A member of the honeysuckle family, the seven son flower earned its interesting name for its clusters of seven buds. It was first introduced to American gardeners in 1980, where it is sometimes referred to as “autumn lilac” or “hardy crapemyrtle.” Read on to learn more about this interesting plant.
Seven Son Flower Info
What is a seven son flower? Native to China, seven son flower (Heptacodium miconioides) is classified as a large shrub or small tree with a vase-like growth habit and a mature height of 15 to 20 feet (3-4 m.).
Tiny, white, sweet-scented flowers provide contrast against the dark green foliage in late summer to early fall, followed by cherry red seed capsules that are even showier than the blooms. The peeling, whitish-tan bark on mature trees adds interesting color and texture to the garden during the winter months.
Seven son flower is easy to grow, and the plant doesn’t tend to be invasive. However, suckers may be a frequent problem for young trees.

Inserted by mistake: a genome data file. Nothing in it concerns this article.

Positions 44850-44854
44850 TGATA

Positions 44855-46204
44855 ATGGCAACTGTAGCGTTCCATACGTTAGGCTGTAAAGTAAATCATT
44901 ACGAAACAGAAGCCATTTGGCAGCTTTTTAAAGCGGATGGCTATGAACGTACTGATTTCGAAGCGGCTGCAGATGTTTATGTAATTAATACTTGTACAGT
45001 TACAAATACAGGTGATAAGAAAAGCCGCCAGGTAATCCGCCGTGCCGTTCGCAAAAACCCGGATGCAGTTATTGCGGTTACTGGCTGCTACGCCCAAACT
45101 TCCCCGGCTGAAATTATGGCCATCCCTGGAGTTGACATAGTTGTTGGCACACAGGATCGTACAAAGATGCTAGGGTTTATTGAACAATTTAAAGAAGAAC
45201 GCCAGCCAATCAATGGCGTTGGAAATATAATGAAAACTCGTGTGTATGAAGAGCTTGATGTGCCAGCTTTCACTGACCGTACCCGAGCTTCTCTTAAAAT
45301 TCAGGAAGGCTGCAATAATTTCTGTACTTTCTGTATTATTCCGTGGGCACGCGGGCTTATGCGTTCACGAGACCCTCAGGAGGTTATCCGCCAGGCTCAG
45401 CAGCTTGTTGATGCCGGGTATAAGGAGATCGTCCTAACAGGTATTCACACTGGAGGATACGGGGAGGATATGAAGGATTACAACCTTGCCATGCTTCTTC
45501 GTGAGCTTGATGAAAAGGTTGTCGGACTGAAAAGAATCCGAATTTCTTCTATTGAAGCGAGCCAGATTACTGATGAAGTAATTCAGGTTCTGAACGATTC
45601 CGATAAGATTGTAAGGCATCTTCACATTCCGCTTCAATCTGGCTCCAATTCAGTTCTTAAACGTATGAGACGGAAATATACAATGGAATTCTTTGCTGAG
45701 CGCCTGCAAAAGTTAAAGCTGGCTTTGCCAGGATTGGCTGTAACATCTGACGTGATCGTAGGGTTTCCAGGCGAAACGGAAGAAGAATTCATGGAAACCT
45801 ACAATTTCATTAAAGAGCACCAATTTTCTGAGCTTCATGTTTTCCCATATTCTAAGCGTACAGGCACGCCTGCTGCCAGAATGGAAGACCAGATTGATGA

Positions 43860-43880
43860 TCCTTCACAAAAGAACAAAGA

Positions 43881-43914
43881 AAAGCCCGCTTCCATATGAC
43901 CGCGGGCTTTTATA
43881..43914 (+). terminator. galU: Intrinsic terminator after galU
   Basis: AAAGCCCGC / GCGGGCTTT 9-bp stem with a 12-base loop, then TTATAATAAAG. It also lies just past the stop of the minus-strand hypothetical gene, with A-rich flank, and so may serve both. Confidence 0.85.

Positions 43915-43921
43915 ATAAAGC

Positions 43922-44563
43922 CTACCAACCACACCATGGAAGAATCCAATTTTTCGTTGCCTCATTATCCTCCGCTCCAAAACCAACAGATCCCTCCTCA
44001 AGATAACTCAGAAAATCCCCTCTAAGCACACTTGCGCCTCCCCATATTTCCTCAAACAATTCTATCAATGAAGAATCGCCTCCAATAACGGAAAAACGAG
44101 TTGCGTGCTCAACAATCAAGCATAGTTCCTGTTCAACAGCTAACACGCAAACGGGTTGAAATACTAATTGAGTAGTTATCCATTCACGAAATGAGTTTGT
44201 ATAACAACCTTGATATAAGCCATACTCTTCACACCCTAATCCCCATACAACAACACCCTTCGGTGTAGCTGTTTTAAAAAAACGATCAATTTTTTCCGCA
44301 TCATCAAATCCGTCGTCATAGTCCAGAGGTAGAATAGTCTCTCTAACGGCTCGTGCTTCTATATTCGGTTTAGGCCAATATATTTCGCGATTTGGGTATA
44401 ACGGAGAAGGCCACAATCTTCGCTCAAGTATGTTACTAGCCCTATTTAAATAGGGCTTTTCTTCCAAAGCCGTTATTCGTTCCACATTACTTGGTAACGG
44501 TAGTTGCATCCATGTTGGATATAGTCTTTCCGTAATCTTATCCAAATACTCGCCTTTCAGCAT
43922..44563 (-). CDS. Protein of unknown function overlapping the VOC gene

Seven son trees don’t tolerate extreme cold or heat, but growing seven son trees is easy if you live in USDA plant hardiness zones 5 through 9.
This lovely little tree shows its colors best in full sun but tolerates light shade. It is adaptable to a wide range of soil conditions, although it prefers fertile, moist, well-drained soil.
While growing seven son trees is possible via seeds or cuttings, most gardeners prefer to plant young, nursery-grown trees.
Heptacodium Seven Son Care
Heptacodium seven son care is almost non-existent, but here are a few tips for growing a healthy plant:
Keep the soil moist until the tree is established. Thereafter, seven son tree is drought tolerant, but benefits from an occasional drink of water during hot, dry weather.
Heptacodium generally requires no fertilizer, but if your soil is poor, you can feed the tree lightly in spring using a plant food formulated for woody plants. A rose fertilizer also works well.
Seven son flower doesn’t require much pruning, but you can prune lightly to remove wayward growth in late winter or early spring. You can also prune to create a single-trunk tree or keep multiple trunks for a natural looking shrub shape. Remove suckers until the main stem is well established.